The natural numbers are the ordinary numbers, 1, 2, 3, etc., with which we count. They are sometimes called the counting numbers. They have been called natural because much of our experience from infancy deals with discrete (separate; individual; easily countable) objects such as fingers, balls, peanuts, etc. German mathematician Leopold Kronecker (1823–1891) is reported to have said, "God created the natural numbers; all the rest is the work of man."
Some disagreement exists as to whether zero should be considered a natural number. One normally does not start counting with zero. Yet zero does represent a counting concept: the absence of any objects in a set. To resolve this issue, some mathematicians define the natural numbers as the positive integers. An integer is a whole number, either positive or negative, or zero.
Ultimately all arithmetic is based on the natural numbers. When multiplying 1.72 by .047, for example, the multiplication is done with the natural numbers 172 and 47. Then the result is converted to a decimal fraction by inserting a decimal point in the proper place. The placement of a decimal point is also done by counting natural numbers. When adding the fractions 1/3 and 2/7, the process is also one that involves natural numbers. First, the fractions are converted to 7/21 and 6/21. Then, the numerators are added using natural-number arithmetic, and the denominators copied. Even computers and calculators reduce their complex and lightning-fast computations to simple steps involving only natural numbers.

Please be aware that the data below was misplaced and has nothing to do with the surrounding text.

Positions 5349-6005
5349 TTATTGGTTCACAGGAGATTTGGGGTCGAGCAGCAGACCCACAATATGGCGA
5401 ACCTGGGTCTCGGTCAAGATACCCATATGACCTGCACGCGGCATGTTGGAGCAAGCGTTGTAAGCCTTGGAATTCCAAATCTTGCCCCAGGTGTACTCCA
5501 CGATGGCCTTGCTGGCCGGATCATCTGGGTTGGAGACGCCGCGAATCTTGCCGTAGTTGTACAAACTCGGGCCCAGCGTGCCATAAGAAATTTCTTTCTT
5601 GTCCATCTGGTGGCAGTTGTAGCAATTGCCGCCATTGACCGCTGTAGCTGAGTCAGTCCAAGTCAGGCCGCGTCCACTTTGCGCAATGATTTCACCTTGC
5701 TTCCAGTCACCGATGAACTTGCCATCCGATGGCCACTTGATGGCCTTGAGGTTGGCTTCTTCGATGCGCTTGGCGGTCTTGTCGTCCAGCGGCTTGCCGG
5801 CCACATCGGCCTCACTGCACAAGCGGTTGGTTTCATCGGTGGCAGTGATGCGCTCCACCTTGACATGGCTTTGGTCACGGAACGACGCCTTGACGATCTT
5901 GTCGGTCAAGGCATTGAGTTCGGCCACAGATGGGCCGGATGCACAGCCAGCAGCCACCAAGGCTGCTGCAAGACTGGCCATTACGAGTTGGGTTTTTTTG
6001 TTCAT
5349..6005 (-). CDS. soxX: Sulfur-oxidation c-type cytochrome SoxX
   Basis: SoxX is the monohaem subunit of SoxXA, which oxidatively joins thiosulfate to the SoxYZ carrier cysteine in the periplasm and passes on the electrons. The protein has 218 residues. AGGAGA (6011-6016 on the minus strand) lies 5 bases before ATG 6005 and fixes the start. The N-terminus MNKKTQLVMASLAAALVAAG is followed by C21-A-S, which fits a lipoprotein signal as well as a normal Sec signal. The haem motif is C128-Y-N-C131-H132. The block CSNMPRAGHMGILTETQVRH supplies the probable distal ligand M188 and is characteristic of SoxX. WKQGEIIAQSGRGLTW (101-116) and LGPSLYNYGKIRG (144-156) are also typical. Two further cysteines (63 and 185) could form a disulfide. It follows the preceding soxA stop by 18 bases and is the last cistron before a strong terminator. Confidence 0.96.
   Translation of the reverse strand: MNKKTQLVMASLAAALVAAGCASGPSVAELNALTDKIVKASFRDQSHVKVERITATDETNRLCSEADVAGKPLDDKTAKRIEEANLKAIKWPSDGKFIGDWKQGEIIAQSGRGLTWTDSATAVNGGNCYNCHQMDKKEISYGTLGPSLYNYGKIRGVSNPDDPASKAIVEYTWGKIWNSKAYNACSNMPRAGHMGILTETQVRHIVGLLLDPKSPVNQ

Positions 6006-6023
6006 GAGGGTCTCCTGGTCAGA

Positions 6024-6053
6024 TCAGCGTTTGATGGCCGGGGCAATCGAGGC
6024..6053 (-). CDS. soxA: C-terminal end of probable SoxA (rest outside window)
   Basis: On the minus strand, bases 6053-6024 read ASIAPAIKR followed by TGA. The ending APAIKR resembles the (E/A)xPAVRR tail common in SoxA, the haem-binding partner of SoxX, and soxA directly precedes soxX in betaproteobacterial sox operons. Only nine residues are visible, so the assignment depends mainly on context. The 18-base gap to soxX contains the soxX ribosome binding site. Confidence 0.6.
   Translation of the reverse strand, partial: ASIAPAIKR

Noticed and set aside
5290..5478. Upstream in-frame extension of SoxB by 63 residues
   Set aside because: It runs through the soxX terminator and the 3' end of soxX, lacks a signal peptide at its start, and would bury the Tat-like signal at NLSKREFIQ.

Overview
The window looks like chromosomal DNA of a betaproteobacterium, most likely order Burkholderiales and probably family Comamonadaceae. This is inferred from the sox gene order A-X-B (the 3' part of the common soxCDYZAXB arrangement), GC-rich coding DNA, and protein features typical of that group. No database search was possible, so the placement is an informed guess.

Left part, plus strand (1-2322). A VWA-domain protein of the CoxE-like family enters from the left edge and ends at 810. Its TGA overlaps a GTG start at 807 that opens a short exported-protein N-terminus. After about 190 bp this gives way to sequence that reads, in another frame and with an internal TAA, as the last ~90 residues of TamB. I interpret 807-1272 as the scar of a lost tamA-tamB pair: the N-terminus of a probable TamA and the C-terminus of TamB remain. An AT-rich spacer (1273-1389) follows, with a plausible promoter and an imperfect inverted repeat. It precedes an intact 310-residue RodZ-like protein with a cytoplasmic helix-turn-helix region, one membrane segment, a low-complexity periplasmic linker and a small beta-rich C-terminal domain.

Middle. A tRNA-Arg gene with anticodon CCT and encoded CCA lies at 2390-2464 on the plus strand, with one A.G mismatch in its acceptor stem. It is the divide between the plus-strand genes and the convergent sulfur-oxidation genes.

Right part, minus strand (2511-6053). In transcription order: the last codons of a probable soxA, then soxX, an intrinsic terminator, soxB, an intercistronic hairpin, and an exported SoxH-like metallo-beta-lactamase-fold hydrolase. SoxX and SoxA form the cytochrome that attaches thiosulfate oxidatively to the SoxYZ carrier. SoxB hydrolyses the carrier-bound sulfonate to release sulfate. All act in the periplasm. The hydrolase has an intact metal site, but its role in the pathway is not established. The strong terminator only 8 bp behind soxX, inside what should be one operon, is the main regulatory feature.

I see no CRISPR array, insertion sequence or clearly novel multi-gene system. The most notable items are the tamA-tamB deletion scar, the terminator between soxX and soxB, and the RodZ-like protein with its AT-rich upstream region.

Measurements, too, are based on the natural numbers. In measuring an object with a meter stick, a person relies on the numbers printed near the centimeter marks to count the centimeters but has to physically count the millimeters (because they are not numbered). Whether the units are counted mechanically, electronically, or physically, the process is still one of counting, and counting is done with the natural numbers.
One branch of mathematics concerns itself exclusively with the properties of natural numbers. This branch is known as number theory. Since the time of the ancient Greeks, mathematicians have explored these properties for their own sake and for their supposed connections with the supernatural. Most of this early research had little or no practical value. In recent times, however, many practical uses have been found for number theory. These include check-digit systems, secret codes, and other uses.